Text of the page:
The people in attendance had an opportunity to witness starling performances by thirty-two artists and groups who were among the best in rock and roll of the time. Some of the remarkable performances were Jimi Hendrix, the event headliner and guitar legend with his performance of the song “The star-spangled Banner” (Zychowski, “Accomplishments of Woodstock of 69”). The guitar performance in this song was amazing. Others included Janis Joplin, Country Joe McDonald, and bands like Jefferson Airplane, Sly and the Family Stone, and The Grateful Dead, among others. Their magical voices and beats were sensational, and the attendees longed to see them. The artists who performed at this music amalgamation passed as legends on the basis that future events would be judged since Woodstock can never be duplicated.

In the 1960s, it was noted that there was a new generation cropping up, which comprised the young people who were questioning the purpose of America’s social values and beliefs. According to Time magazine, the youth were rejecting the old cultural norms and values, opting to embrace new ideologies like capitalism, communal living, free-thinking, and free love. At Woodstock, this idea was relayed to the public by the artists through radio and television.

This festival was held at a time the country experienced great loss through the assassinations of Martin Luther King Junior and Robert Kennedy. The emergence of civil rights movements, the mushrooming drug market, and the revolution in music made it easy for the attendees who were forming a counter-culture in America to blend easily.

With the nation still experiencing the aftermath of the Vietnam War, the young generation did not fathom the idea of being sent across the world to fight a war they did not approve of. Having seen how their brothers and fathers died, a sense of frustration was rekindled in them. This was marked by rebellious behavior, overindulgence in drugs and sex, anti-war protests, growing long hair, and adoption of a rock and ‘hippie’ lifestyle. This memorable event gave them room to relax even in those turbulent times that engulfed the nation. During this event, they expressed themselves freely through chanting songs of peace and anti-war slogans. Distinctively this event marked an eye-opener to the older generation prompting them to turn their attention to the youth who were alienating themselves from the old ways of doing things.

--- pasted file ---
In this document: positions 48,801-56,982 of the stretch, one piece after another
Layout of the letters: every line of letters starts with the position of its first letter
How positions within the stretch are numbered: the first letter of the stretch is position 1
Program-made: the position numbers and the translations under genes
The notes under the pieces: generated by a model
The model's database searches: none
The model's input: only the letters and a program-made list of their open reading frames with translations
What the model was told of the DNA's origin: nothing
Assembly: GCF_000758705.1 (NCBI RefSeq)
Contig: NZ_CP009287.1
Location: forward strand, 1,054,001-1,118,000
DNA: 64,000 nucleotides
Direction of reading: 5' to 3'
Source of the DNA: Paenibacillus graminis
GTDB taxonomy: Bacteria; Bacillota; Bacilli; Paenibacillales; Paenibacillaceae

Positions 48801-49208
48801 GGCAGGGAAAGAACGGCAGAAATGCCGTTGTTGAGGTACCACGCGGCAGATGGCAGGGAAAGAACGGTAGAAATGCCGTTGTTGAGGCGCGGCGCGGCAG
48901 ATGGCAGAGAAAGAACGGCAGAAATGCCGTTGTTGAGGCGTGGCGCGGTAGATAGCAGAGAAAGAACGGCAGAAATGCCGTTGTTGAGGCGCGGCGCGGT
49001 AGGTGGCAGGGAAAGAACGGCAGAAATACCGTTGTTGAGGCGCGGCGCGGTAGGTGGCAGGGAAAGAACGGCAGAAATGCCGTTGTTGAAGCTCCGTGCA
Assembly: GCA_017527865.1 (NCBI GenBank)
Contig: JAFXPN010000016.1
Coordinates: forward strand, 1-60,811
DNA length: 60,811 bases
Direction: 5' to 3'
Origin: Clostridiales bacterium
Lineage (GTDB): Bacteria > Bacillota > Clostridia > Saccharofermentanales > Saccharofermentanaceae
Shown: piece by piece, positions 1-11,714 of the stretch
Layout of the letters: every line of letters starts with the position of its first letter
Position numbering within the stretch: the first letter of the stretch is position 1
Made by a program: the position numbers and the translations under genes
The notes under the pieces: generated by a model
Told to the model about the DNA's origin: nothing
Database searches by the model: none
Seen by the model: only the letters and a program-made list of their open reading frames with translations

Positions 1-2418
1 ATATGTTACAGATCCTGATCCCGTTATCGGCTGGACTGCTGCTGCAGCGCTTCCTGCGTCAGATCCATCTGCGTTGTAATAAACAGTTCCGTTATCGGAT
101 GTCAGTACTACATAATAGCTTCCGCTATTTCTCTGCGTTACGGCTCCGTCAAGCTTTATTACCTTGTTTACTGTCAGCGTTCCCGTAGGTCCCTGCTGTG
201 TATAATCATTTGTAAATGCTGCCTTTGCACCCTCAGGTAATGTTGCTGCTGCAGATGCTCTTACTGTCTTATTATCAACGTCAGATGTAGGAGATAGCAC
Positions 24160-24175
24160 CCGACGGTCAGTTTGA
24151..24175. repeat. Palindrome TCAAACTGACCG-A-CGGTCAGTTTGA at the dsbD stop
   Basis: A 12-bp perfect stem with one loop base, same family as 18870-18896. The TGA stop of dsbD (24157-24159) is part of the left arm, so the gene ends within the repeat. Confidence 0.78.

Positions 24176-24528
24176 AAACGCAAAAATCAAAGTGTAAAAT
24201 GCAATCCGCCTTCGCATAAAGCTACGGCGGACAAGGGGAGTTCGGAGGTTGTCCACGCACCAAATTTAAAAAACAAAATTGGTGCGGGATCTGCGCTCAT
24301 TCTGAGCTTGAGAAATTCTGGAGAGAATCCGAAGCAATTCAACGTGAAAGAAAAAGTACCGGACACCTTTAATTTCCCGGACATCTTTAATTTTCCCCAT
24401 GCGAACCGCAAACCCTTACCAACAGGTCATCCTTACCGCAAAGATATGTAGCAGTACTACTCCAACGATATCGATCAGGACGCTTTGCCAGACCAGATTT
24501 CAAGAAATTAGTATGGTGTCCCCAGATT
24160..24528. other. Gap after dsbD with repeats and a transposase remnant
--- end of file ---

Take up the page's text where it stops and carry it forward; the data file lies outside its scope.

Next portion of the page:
Various artists made inspirational remarks, including Richie Havens, who told the crowd that freedom is not what they had been made to believe but that everyone had it. Also, Janis, for instance, publicly displayed individualism and sexual freedom that was beyond racial and gender lines (Fortunate, “Woodstock 1969: high times”). The festival was dominated by free and loving speeches.

The event was, however, coupled with a few mishaps. For instance, the British Broadcasting Corporation reported the deaths of two teenagers, one from drug overdose and the other was hit by a tractor (“1969: Woodstock music festival ends”). Stories about Woodstock’s real events rely mainly on hearsay. Numerous books have been written about Woodstock. For instance, Spitz’ in his book, Barefoot in Babylon: The Creation of the Woodstock Music Festival, 1969, gives a detailed account of how and why Woodstock took place (1-10). Currently, one can always retrieve newspaper achieves for an account from the reporter’s point of view.

Works Cited

About Woodstock 1969. Web.

“An Aquarian Exposition”, The Woodstock Music & Art Fair. 1969.

British Broadcasting Corporation. 1969: Woodstock music festival ends. 2006. British Broadcasting Corporation. Web.

Fornate, Pete. “Woodstock 1969: high times”. 2009. Guitar world achieves. Web.

Kastin, David, “I hear America singing”, Woodstock Nation: three days of peace and music. Prentice Hall. Upper Saddle, NJ, 2002.

Spitz, Robert S. Barefoot in Babylon: The Creation of the Woodstock Music Festival 1969. The Viking Press, New York. 1979.

Time Magazine. Woodstock – the message of history’s biggest happening. 2009. Web.

Zychowski, Zach. Accomplishments of Woodstock of 69. 2006. Woodstock – Preservation Achieves. Web.